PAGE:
Fall of Snow & Rise of Smoke: How Iceland proved why it's called the land of Fire & Ice

Written By Anjali Dedha


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Anyone who has ever heard of Iceland (which is basically everyone on the planet) knows that “Land of Fire and Ice” is the popular epithet for the country where these two opposing elements of nature come together in a beautiful juxtaposition.

It is fascinating how fire (volcanic eruptions) and ice (glacier terrains) not only co-exist but are imperative for the continuance of life itself in this land.

Apart from lending Iceland the beauty it is globally renowned for, Glaciers are also a major source of water in the country. On the other hand, the nation perhaps wouldn’t even exist if it wasn’t for the volcanos; as the entire surface of Iceland is built on basalt, a kind of rock that forms when lava cools down.


So, it makes complete sense that a country that owes its entire existence to volcanism and has 269 glaciers earns such a dramatic nickname.

But I never truly thought that I would actually get to experience the origin of this title as a part of my Iceland Expedition. I am not complaining but damn, that was one sight I will never, ever want to forget.

Bidding farewell to the first batch of Iceland Expedition

For context as to why I was in Iceland and how I witnessed, perhaps the most surreal view of my life, I should tell you that I was one of the trip leaders for the Iceland Expedition organized by Adventures Overland.

Since, there were three consecutive batches in March, it only made sense to make ourselves at home in this beautiful country.

We had spent more than a week in the country which meant that most of the “must-visit destinations of Iceland” had already been checked off as part of our itinerary.


The previous night was spent cheering the group for successfully finishing the expedition and saying goodbyes.

There was a short window of time between the departure of the previous group and the arrival of the next which meant we were free to go off-the beaten path.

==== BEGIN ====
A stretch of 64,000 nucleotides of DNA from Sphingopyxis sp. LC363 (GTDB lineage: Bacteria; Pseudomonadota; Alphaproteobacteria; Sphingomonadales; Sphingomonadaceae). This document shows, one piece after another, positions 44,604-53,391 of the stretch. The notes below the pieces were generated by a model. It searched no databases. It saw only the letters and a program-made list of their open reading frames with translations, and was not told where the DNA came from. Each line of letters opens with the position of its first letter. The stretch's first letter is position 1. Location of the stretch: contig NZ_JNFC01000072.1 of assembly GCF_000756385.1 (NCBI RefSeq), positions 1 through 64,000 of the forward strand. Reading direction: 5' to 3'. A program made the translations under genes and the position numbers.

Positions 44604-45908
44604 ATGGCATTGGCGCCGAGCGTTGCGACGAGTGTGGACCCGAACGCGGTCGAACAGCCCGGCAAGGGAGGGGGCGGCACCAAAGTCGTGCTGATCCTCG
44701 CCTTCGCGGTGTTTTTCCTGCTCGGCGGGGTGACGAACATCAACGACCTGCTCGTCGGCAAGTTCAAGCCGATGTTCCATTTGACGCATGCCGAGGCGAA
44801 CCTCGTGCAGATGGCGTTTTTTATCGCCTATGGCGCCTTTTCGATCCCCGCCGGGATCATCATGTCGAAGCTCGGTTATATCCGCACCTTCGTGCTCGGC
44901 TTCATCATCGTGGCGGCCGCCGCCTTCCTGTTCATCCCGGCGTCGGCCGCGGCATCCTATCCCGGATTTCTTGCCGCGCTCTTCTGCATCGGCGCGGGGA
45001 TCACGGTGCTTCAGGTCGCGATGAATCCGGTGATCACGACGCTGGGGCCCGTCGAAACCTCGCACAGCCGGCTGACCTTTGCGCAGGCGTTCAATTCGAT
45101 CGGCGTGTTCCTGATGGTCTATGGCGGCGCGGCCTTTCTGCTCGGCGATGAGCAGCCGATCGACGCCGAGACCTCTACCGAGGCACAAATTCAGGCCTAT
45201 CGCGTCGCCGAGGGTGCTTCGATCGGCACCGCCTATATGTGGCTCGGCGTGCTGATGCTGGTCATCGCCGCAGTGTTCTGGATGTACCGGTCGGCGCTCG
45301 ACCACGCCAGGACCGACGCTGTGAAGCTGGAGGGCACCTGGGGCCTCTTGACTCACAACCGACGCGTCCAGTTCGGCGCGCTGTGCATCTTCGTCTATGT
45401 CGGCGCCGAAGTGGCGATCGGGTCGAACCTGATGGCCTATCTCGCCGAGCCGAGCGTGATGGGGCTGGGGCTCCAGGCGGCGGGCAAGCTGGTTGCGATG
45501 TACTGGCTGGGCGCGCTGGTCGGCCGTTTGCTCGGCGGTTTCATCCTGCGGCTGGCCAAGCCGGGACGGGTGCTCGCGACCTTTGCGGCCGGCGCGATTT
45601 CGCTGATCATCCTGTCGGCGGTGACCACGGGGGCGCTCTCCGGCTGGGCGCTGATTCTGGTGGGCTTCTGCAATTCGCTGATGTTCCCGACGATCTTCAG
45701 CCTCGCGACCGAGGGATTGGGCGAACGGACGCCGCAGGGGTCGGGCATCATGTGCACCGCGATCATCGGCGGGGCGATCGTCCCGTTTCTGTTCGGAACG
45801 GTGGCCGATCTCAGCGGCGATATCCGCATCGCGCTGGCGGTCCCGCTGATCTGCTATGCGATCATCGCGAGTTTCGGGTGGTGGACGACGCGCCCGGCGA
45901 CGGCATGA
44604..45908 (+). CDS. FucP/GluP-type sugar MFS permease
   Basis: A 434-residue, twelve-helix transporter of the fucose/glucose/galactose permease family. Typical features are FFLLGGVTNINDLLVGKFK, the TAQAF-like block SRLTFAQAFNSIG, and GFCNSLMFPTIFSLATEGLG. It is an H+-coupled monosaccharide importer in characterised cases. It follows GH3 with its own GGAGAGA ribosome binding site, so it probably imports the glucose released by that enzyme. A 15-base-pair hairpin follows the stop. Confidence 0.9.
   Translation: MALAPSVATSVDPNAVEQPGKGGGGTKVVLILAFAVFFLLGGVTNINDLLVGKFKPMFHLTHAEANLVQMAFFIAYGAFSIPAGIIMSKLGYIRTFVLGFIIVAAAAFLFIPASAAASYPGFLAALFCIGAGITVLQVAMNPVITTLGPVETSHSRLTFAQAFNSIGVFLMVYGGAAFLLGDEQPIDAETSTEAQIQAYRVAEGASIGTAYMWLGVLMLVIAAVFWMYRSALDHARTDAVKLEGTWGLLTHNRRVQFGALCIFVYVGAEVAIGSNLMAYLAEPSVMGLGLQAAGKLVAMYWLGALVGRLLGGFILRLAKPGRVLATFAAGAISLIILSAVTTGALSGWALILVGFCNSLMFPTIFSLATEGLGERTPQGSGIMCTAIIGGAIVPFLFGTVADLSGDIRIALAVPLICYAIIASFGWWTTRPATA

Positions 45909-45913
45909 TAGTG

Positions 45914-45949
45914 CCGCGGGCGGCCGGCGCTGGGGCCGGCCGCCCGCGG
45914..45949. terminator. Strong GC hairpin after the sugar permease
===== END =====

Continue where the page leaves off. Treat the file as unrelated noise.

We were in Reykjavik with lots of time on our hand and no obligations to stay rooted to one place. So, we asked our guide to give us some suggestions, perhaps take us on a “not on the map” adventure and he was more than happy to oblige.

I would forever be grateful to him for that. (Ingo, you are the best!)

Fall of snow, Rise of smoke!


Our guide suggested lots of activities and places to visit that we normally wouldn’t get a chance to. However, none of them were quite as fascinating as the site of the volcano eruption that occurred near Grindavík in December, 2023.

The eruption began on Reykjanes peninsula on 18 December and was officially declared over by the morning of December 21, 2023.

The opportunity to visit a dormant volcano that had erupted only a few months ago was too good to pass on, so with our subs packed and tank full, we let our guide take the wheel (quite literally) and lead us to our destination, which was actually in the middle of nowhere.

We covered a distance of approximately 80 kilometers as we drove towards Grindavík and then somewhere around 15 kilometers towards north on a totally offbeat road that was covered in black-ice before we were told that we will need to hike for the rest of the way.

They say the best view comes after the climb but if you are in Iceland, you are practically surrounded by the most beautiful views all the time. This hike was no different.


Ingo didn’t tell us exactly where he was taking us and honestly we didn’t even care, as long as he made good on his promise.

It was barely a stretch of 4 kilometers but let me tell you, I could’ve kept walking forever.

The carpet of green moss beneath our feet, the expansive roof of cobalt blue skies above, and the mountains in the distance awaiting our arrival, it very well felt like we were coming home.